Innovation on demand

Sept. 1, 2005
I bet you wish you had a nickel for every time you've heard a presentation on innovation. I do. Throw in five cents more for speeches on unlocking the creativity of your company-department-association-team and I'd be rolling nickels for the rest of my days. Organizations of all kinds love to talk about innovation, perhaps because it is so much easier to have a good chat on the subject than it is to

I bet you wish you had a nickel for every time you've heard a presentation on innovation. I do. Throw in five cents more for speeches on unlocking the creativity of your company-department-association-team and I'd be rolling nickels for the rest of my days.

Organizations of all kinds love to talk about innovation, perhaps because it is so much easier to have a good chat on the subject than it is to actually do it. There is another reason why it is so popular a topic on the lecture circuit, however: The ability to innovate is considered to be essential to long-term business success. When you're talking innovation today, you're talking about fortunes, not nickels.

In August, Cisco published its 2005 Innovation Study, a poll of 635 senior business and IT decision makers on the subject of organizational competitiveness (available at www.cisco.com). When participants were asked what factors would have the biggest impact on competitiveness, innovation was the overwhelming choice. Fifty-three percent cited innovation as the primary driver of competitiveness — the path to increased revenues, greater market share, improved customer relationships and lower production costs. No wonder companies are so interested in picking up the innovation pace.

ArvinMeritor, Inc. (www.arvinmeritor.com), for example, has developed a process that is increasing the output of new ideas for them, innovation workshops. “We have been doing innovation workshops since 1998 and we do about ten per year now,” says Philip C. Kittredge, chief engineer for the company. “We learned the process from Lanny Vincent and Associates, Ltd. (www.innovationsthatwork.com). After utilizing his services regularly for several years, he agreed to share the process with us so that we could run sessions with our own trained facilitators. Our chief intellectual property counsel, M. Lee Murrah, first introduced Mr. Vincent to our Automotive Group, and his approach to innovation has changed the way we work”.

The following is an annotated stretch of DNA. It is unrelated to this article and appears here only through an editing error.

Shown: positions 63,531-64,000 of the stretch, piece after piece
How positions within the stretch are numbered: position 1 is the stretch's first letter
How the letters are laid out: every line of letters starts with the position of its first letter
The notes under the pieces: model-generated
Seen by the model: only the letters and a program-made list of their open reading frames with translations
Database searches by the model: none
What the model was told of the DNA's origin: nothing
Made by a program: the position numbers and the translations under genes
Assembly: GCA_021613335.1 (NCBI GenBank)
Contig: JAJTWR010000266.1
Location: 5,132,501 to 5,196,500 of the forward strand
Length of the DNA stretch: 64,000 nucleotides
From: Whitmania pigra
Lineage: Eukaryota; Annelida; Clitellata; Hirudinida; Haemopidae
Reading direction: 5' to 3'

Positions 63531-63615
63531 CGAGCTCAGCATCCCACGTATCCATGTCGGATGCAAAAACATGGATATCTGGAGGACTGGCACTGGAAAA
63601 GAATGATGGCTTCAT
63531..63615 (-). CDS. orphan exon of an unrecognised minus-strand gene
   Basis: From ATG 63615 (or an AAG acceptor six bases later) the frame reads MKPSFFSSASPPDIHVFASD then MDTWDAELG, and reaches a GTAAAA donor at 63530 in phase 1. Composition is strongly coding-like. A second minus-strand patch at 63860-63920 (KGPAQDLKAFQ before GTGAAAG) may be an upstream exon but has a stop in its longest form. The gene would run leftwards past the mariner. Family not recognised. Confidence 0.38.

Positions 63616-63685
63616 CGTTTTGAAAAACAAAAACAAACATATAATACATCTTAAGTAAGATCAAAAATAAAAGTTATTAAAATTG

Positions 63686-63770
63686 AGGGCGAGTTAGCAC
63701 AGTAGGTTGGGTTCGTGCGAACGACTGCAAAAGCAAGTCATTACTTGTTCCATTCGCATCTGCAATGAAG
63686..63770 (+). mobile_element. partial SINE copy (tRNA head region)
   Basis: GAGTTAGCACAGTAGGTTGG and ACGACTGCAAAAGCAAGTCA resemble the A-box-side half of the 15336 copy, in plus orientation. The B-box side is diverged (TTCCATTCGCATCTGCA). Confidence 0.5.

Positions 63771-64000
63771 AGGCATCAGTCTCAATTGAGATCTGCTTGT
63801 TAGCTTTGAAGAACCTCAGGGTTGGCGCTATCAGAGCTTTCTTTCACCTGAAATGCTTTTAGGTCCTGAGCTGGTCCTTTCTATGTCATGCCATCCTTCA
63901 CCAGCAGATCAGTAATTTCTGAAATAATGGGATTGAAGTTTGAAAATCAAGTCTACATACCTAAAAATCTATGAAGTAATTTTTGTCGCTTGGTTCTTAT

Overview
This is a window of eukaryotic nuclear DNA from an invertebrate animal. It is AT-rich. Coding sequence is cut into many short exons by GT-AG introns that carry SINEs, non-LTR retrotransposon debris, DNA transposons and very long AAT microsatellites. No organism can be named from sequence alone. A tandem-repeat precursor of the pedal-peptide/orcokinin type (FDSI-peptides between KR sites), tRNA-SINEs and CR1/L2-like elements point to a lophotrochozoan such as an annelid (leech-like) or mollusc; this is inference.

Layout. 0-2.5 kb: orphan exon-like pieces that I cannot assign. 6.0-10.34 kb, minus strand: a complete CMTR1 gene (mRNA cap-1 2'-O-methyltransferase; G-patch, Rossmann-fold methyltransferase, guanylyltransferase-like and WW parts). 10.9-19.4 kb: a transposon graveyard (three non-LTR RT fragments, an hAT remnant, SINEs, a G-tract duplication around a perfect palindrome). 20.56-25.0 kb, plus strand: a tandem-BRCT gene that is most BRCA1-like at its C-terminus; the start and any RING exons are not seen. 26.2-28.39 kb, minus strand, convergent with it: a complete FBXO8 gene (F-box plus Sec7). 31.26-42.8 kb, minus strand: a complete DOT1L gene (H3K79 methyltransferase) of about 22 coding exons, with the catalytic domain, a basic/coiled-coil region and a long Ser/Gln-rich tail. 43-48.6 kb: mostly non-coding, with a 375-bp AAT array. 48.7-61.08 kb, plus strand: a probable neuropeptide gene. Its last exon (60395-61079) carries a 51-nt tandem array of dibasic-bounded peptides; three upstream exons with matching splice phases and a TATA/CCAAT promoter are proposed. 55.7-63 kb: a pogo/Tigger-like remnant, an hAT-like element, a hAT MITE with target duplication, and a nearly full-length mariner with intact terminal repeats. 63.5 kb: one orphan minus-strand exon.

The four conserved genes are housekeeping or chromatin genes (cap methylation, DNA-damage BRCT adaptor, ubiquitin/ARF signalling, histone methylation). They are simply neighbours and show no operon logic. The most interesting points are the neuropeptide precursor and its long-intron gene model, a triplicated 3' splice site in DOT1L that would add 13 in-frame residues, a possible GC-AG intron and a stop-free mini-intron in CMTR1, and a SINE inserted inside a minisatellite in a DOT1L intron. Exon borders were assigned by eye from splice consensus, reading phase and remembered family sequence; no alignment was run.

One way in which ArvinMeritor measures innovation success is in terms of the number of new ideas submitted for review and possible patenting. According to Kittredge, the workshops have very dramatically increased that figure since they began. Prior to 1998, the number of idea disclosures submitted always stayed below 100. Following the start of the workshops, the number jumped to 350, then to nearly 800 in 1999 and to more than 900 in 2000. “Since 2000, the number of disclosures has leveled off at about 500 per year,” he notes.

Several factors make these cross-functional workshops so productive, according to Kittredge. “First of all, we try to clearly identify our objective,” he says. “We also use trained facilitators and include non-traditional participants in the group. Over the years we've discovered that, as people participate in this process, they tend to become more creative, more open to new possibilities and receptive to new ideas.”

“Rarely is an engineer given a blank sheet of paper,” says Garrick Hu, vp-advanced engineering at ArvinMeritor. “Usually, there are lots of constraints — time, cost, materials, methods. In these workshops, we have a problem statement, but no constraints on the solution.”

The idea of innovation as a group activity runs counter to commonly held notions about the value of committees (almost nil) and to their ability to churn out results in a short time (not likely). This makes ArvinMeritor's success all the more intriguing and their workshop process, well, all the more innovative.

About the Author

Wendy Leavitt

Wendy Leavitt joined Fleet Owner in 1998 after serving as editor-in-chief of Trucking Technology magazine for four years.

She began her career in the trucking industry at Kenworth Truck Company in Kirkland, WA where she spent 16 years—the first five years as safety and compliance manager in the engineering department and more than a decade as the company’s manager of advertising and public relations. She has also worked as a book editor, guided authors through the self-publishing process and operated her own marketing and public relations business.

Wendy has a Masters Degree in English and Art History from Western Washington University, where, as a graduate student, she also taught writing.  

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